Results.
Higher levels of IL-17A, TGF-β1, TGF-β2, IL-6, IL-23, and IL-1β mRNA transcripts and TGF-β1, IL-6, and IL-1β protein were observed in corneal epithelium and conjunctiva from dry eye mice. DCs cocultured with epithelial explants from dry eye mice for 2 days produced higher levels of TGF-β1, IL-6, IL-23, and IL-1β mRNA transcripts and of TGF-β1, IL-6, and IL-1β protein. CD4+ T cells cocultured with DCs and epithelial explants from dry eye mice expressed increased levels of IL-17A, IL-17F, IL-22, CCL-20, and retinoic acid receptor–related orphan receptor-γt mRNA transcripts and increased IL-17A protein and number of IL-17–producing T cells (Th17 cells).
Conclusions.
These findings demonstrate that DS creates an environment on the ocular surface that stimulates the production of Th17-inducing cytokines by corneal and conjunctival epithelia that promote Th17 differentiation through a dendritic cell–mediated pathway.
doi:10.1167/iovs.09-3838
PMCID: PMC2891467  PMID: 20130281
17.  Notch Signaling Modulates MUC16 Biosynthesis in an In Vitro Model of Human Corneal and Conjunctival Epithelial Cell Differentiation 
Notch proteins are a family of transmembrane receptors that coordinate binary cell fate decisions and terminal differentiation. This study demonstrates that biosynthesis of the cell surface-associated mucin MUC16 is posttranscriptionally regulated by Notch signaling at early stages of epithelial cell differentiation, suggesting that Notch signaling plays an important role in maintaining a wet-surface phenotype at the ocular surface.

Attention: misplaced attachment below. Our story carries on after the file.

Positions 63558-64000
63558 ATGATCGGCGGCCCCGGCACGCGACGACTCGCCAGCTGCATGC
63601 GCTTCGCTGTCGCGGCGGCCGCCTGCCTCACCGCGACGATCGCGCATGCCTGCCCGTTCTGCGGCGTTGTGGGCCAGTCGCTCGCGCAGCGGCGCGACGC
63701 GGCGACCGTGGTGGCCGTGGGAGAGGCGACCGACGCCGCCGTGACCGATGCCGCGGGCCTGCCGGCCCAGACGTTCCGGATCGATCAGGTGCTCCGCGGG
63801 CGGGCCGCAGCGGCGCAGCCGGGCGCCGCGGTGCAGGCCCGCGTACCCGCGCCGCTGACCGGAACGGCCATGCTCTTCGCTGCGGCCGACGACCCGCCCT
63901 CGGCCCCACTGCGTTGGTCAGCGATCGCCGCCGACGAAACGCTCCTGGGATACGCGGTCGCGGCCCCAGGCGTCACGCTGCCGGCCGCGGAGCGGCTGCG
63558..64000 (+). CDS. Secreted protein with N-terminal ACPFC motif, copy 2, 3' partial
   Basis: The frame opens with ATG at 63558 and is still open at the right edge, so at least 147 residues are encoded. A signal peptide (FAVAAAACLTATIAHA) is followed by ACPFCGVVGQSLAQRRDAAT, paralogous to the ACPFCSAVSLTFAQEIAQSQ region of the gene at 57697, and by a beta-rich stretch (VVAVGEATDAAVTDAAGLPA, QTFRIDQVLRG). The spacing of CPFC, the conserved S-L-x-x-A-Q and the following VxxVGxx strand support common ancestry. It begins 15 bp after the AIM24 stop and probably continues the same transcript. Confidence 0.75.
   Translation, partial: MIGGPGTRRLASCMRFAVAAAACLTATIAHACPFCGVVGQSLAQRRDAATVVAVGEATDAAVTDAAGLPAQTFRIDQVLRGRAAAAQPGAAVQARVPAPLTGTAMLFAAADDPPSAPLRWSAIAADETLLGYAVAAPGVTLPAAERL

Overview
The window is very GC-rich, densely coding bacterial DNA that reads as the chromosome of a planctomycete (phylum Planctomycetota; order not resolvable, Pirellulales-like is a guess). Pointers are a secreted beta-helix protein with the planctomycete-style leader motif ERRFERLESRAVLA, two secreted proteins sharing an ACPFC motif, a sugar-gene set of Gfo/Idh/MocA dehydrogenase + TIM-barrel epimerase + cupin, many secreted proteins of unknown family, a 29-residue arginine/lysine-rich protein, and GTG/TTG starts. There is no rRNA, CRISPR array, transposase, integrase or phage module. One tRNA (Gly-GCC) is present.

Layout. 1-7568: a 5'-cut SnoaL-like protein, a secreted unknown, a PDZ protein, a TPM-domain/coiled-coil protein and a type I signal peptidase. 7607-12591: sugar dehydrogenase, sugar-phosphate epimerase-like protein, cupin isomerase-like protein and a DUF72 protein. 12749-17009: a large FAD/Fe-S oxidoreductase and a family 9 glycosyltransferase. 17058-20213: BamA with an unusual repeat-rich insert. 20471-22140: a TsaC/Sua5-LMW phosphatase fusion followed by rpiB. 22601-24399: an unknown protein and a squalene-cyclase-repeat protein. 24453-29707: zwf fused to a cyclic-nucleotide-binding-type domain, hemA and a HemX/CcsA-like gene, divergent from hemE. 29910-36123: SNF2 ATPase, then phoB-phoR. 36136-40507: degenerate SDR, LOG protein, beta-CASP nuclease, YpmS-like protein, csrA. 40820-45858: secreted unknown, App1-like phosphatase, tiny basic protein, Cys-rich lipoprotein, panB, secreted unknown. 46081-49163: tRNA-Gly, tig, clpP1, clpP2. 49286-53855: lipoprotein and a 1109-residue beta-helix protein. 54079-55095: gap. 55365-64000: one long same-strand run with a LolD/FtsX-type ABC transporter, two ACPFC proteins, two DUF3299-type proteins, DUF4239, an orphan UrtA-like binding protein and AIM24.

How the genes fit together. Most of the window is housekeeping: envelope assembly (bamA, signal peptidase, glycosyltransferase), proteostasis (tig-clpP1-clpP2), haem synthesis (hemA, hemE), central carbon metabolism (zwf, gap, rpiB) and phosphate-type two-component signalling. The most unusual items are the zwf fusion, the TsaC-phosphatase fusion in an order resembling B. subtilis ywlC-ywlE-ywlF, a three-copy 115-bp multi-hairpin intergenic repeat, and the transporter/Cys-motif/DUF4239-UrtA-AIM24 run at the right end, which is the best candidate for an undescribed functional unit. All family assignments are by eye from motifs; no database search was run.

Purpose.
Notch proteins are a family of transmembrane receptors that coordinate binary cell fate decisions and differentiation in wet-surfaced epithelia. We sought to determine whether Notch signaling contributes to maintaining mucosal homeostasis by modulating the biosynthesis of cell surface-associated mucins in an in vitro model of human corneal (HCLE) and conjunctival (HCjE) epithelial cell differentiation.
Methods.
HCLE and HCjE cells were grown at different stages of differentiation, representing nondifferentiated (preconfluent and confluent) and differentiated (stratified) epithelial cultures. Notch signaling was blocked with the γ-secretase inhibitor dibenzazepine (DBZ). The presence of Notch intracellular domains (Notch1 to Notch3) and mucin protein (MUC1, -4, -16) was evaluated by electrophoresis and Western blot analysis. Mucin gene expression was determined by TaqMan real-time polymerase chain reaction.
Results.
Here we demonstrate that Notch3 is highly expressed in undifferentiated and differentiated HCLE and HCjE cells, and that Notch1 and Notch2 biosynthesis is enhanced by induction of differentiation with serum-containing media. Inhibition of Notch signaling with DBZ impaired MUC16 biosynthesis in a concentration-dependent manner in undifferentiated cells at both preconfluent and confluent stages, but not in postmitotic stratified cells. In contrast to protein levels, the amount of MUC16 transcripts were not significantly reduced after DBZ treatment, suggesting that Notch regulates MUC16 posttranscriptionally. Immunoblots of DBZ-treated epithelial cells grown at different stages of differentiation revealed no differences in the levels of MUC1 and MUC4.
Conclusions.
These results indicate that MUC16 biosynthesis is posttranscriptionally regulated by Notch signaling at early stages of epithelial cell differentiation, and suggest that Notch activation contributes to maintaining a mucosal phenotype at the ocular surface.